Customer service at my bank is also THE WORST! Do you know she also asked me if I had called the number on the back of the card lol

      Sorry to go through another mini vent, but thank you for this comment!

      The Netherlands is really cool, as long as you find a laundromat lol

      Liked by 1 person

  5. First…great post…second- omg I just wrote a mini post about how we get through adversity….we keep doing this thinking the same thing thing! You really are my spirit sister

    Liked by 3 people

  6. Wow, Katherin, I felt stressed out reading about your ordeals. Thank God for good food! It always soothes the soul and lends comfort.
    I really appreciate how you’ve shared your experiences. It’s inspiring to know that you somehow managed to overcome your stress!

    Liked by 3 people

    1. Thank you for the empathy, Judy ❤ (and the compliment). Food always does a body good, right? It was definitely an uphill battle, but I knew I had to get a handle on it; otherwise, things would decline all the way around.

      Liked by 1 person

  7. Well glad you’re doing well . Losing your card sounds pretty scary . I would be worried too . But the Belgian Waffles look amazing and so does the cool architecture. Was that a cathedral in one of the pics?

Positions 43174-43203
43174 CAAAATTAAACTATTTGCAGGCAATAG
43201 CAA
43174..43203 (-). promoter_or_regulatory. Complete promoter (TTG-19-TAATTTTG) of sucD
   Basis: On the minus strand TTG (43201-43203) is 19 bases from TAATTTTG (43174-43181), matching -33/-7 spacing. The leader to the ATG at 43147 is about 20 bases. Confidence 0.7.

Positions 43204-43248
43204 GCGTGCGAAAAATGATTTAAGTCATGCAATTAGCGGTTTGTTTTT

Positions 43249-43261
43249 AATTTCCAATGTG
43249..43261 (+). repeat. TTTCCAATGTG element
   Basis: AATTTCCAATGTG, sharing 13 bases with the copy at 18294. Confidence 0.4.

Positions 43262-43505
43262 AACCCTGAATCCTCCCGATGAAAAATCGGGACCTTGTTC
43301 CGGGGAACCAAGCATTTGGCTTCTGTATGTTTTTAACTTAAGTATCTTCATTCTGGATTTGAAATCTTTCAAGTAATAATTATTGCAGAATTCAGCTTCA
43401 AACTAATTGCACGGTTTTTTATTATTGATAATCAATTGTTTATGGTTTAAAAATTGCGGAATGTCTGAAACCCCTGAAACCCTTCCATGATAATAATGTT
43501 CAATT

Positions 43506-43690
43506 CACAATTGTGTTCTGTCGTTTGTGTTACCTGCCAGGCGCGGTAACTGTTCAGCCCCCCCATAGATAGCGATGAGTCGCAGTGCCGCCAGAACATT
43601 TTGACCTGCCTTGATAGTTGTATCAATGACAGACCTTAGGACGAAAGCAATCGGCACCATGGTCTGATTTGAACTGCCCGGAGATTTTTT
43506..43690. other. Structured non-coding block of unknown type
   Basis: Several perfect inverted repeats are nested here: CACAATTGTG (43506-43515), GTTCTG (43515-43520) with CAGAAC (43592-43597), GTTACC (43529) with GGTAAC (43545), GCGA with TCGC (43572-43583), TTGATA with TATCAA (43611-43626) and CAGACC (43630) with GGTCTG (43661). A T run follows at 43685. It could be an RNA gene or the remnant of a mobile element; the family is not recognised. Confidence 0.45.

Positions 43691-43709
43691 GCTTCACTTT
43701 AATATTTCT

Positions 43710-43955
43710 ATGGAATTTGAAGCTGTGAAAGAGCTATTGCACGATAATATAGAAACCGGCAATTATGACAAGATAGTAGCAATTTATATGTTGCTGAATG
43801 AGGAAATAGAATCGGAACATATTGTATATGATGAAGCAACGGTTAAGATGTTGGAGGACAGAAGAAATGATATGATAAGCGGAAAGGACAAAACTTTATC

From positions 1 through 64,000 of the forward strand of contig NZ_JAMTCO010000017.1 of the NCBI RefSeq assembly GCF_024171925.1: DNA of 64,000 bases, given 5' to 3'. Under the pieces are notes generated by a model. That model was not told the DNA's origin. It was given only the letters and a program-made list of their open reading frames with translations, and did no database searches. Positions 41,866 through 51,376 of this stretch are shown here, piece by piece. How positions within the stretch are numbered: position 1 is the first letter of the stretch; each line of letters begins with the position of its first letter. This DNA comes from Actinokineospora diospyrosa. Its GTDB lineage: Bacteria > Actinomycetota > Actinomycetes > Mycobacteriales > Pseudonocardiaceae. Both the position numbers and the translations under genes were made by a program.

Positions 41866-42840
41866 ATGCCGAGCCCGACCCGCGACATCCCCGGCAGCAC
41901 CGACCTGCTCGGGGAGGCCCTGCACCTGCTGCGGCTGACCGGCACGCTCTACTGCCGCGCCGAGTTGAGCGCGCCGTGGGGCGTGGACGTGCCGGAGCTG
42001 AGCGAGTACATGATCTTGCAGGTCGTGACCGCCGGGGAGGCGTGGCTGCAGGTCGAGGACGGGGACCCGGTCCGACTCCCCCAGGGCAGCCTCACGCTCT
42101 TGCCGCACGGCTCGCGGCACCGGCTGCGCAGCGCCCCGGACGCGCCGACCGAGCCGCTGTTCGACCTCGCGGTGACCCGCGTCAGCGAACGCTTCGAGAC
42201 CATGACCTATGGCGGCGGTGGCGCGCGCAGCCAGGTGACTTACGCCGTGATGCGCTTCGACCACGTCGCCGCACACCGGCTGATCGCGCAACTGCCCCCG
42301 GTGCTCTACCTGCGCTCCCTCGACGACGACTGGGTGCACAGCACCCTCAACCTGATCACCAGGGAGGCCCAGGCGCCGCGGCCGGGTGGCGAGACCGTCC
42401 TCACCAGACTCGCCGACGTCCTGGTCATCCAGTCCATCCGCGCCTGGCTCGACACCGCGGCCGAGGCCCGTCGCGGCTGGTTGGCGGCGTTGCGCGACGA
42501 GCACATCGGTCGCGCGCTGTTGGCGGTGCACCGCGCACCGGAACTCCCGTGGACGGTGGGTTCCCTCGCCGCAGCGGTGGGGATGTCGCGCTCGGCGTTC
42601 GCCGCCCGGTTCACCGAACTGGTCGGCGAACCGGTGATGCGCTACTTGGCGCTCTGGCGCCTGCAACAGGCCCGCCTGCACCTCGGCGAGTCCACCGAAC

Liked by 3 people

    1. Thanks, Krystal ❤ It definitely was, especially when I realized the person had used it so quickly. Luckily, the bank has some type of fraud protection, so they stopped it when they saw how many purchases there were in such a short time.


      Yep about the cathedral. It was in a movie called In Bruges (which is where it is…in Bruges, Belgium). I know how much you like castles and cathedrals, so I hope one day you'll be able to see a few 😉

      Liked by 1 person

  8. You’re such a self-regulating goddess! Those things would’ve completely compromised my peace as well. But you’re handling it and moving through it. I love hearing about these adventures. So real and beautiful! Thank you for sharing 💖

    Liked by 3 people

    1. Ha! Trust me. I understand. I’m thinking about talking about dysregulation, which is something I’ve been experiencing my who life but didn’t realize until this trip.